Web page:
The Affordable Care Act was designed to reduce healthcare expenses, but it doesn’t address costs caused by stress. Countless studies show stress increases the risk of health conditions like obesity, heart disease, Alzheimer’s, diabetes, depression, gastrointestinal problems and asthma. Stress can also weaken an employee’s immune system, making him more susceptible to colds, flu and other infectious diseases. Employers cannot rely on government policies to reduce the costs associated with stress– this can only be achieved through education and behavioral change.
Having been part of the New Benefits executive staff and responsible for company-wide work output for more than 20 years, I have seen how financial and emotional stress burdens employees who are struggling to stay focused and productive at work. Their stress continually pulls their attention away from their job. Of course, this phenomenon isn’t unique to New Benefits. A whopping 83% of Americans say they are “stressed out” at work, according to a recent Harris Interactive study. That percentage has gone up by 10% since 2012.
The Exorbitant Cost of Stress
Stress doesn’t just affect the employee suffering from it—it also chips away at their employer’s bottom line. Companies with a stressed out staff often suffer from the following negative side effects:
- Skyrocketing Healthcare Costs: Stressed employees rack up 46% higher healthcare costs than their more relaxed co-workers, according to the National Institute for Occupational Safety and Health (NIOSH). An incredible 60% to 90% of doctor visits are attributed to stress-related illnesses and symptoms.
- Decreased Productivity: More than half (55%) of American workers admit to being less productive as a result of stress, according to the American Psychological Association. Many of these employees are anxious about their finances, which drains their time and energy on the job. According to a Society for Human Resource Management survey, 40% of American workers worry about personal finances at work, and 29% spend time dealing with their personal finances during work hours—up to three hours a week!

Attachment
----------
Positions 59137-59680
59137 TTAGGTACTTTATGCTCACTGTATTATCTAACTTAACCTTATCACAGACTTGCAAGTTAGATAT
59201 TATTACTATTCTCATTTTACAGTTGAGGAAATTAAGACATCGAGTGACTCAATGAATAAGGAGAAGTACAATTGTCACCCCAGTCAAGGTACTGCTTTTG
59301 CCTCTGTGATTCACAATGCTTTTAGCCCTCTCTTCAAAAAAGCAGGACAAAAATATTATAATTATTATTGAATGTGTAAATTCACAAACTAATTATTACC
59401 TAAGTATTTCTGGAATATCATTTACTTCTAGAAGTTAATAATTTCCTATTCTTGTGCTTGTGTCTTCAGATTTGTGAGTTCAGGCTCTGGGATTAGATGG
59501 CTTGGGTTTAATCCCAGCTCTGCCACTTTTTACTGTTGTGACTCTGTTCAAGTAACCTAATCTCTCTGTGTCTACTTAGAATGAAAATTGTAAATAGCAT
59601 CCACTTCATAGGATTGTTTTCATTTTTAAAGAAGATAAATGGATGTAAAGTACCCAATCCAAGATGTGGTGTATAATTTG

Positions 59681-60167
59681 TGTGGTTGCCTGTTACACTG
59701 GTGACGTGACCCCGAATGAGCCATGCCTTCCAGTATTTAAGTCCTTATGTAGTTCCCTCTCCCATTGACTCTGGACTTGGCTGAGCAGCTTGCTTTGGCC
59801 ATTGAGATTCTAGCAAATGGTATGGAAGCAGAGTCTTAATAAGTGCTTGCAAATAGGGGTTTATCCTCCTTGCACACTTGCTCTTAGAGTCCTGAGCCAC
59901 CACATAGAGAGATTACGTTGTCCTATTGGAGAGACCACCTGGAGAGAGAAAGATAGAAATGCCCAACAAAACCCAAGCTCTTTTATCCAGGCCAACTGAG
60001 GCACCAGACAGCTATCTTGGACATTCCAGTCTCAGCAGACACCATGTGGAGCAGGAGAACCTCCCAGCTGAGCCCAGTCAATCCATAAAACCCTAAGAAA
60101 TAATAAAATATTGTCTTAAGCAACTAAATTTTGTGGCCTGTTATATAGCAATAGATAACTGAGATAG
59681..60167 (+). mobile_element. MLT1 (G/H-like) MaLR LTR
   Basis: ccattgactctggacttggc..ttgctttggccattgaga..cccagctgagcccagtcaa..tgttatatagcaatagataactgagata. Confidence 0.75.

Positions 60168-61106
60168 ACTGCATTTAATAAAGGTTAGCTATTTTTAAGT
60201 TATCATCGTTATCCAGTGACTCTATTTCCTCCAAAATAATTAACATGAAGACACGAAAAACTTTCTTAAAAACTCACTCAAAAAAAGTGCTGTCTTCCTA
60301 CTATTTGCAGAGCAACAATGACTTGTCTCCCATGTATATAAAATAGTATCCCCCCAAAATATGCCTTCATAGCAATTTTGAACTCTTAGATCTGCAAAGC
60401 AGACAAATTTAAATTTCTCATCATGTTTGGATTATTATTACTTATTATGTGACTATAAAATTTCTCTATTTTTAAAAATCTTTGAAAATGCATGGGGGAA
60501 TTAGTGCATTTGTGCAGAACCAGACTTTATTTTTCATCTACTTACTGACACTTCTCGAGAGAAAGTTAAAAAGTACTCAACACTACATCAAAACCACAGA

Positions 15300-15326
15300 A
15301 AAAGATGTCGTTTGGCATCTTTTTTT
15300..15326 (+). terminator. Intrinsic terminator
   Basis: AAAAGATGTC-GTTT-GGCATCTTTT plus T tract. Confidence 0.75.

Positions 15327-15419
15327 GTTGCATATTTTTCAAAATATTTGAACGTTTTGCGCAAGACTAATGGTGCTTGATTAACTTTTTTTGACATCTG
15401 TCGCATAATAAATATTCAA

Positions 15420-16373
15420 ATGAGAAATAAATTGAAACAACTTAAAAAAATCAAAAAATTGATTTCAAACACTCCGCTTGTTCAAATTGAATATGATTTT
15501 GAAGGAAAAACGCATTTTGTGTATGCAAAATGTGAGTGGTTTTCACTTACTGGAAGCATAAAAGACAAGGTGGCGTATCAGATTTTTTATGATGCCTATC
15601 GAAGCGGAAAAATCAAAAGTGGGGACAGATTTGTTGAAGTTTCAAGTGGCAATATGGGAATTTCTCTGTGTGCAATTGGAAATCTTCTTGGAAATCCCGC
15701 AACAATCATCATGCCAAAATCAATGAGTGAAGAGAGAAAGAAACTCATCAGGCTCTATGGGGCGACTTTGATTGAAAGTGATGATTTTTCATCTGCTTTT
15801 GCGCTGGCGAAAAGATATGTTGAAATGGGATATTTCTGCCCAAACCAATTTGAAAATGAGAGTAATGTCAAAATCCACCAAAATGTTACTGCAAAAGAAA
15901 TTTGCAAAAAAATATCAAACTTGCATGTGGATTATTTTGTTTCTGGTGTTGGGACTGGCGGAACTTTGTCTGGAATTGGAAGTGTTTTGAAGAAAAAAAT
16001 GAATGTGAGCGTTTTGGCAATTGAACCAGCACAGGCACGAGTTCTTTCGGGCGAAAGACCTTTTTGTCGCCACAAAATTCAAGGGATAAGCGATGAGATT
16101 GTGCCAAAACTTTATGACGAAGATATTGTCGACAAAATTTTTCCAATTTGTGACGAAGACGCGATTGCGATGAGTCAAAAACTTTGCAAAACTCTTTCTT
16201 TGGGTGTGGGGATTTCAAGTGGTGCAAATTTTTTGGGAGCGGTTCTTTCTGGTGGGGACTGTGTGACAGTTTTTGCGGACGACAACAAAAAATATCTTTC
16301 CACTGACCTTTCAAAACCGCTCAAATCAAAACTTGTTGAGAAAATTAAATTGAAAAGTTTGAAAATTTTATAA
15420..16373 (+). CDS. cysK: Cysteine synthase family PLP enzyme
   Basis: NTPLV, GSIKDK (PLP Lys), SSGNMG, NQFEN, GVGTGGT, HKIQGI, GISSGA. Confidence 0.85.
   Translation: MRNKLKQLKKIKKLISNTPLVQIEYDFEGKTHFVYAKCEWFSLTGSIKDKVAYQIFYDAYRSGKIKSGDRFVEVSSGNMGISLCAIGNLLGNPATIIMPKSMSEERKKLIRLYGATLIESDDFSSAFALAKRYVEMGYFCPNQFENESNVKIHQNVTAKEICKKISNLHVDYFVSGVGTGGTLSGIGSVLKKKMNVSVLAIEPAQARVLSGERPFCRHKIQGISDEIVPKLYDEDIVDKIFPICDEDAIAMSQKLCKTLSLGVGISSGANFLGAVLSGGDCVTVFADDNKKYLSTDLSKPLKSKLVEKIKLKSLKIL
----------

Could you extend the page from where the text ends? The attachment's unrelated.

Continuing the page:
Easing the Tension
What can companies do to relieve some of this stress and keep employees healthy, productive and engaged at work? Employers can offer employee benefits that encourage health and financial wellness.
For example, New Benefits offers our employees an interactive wellness program which encourages behavioral changes to improve their physical, mental and financial health. This program features engaging tools for journaling, setting goals and tracking progress. As a result of this program, I have seen improvement in our staff’s stress awareness and morale.
Another stress-busting program employers should consider is telephonic counseling. I recently spoke with one of our brokers, Brian Kauffman with BOST Benefits, about how this benefit can diminish employee stress. He said, “Many times, employees dealing with stress and problems do not seek professional assistance because of cost and not knowing where to go. They are reluctant to ask friends or colleagues for referrals or assistance for fear of looking weak or incompetent. Counseling services eliminates both of those barriers. Employees can get a professional on the phone to assist them without any additional cost to them. Sometimes that’s all it takes to relieve the pressure – talking through it with someone who can give constructive counsel. This is good for employees and employers alike.”
To combat financial stress, employers should also offer a budgeting program. Because employees often don’t know where to begin with creating a budget, it’s important to provide a tool that begins with a budget template instead of a blank page. Employees stand a better chance of reducing financial stress when they carefully track their spending through such a program.
When an employer offers these types of benefit programs, workers will spend less time feeling stressed on the job and more time focusing on their work. This leads to higher productivity, enhanced engagement and happier employees—which all comes together to boost a company’s bottom line.
— Marti Powles, COO
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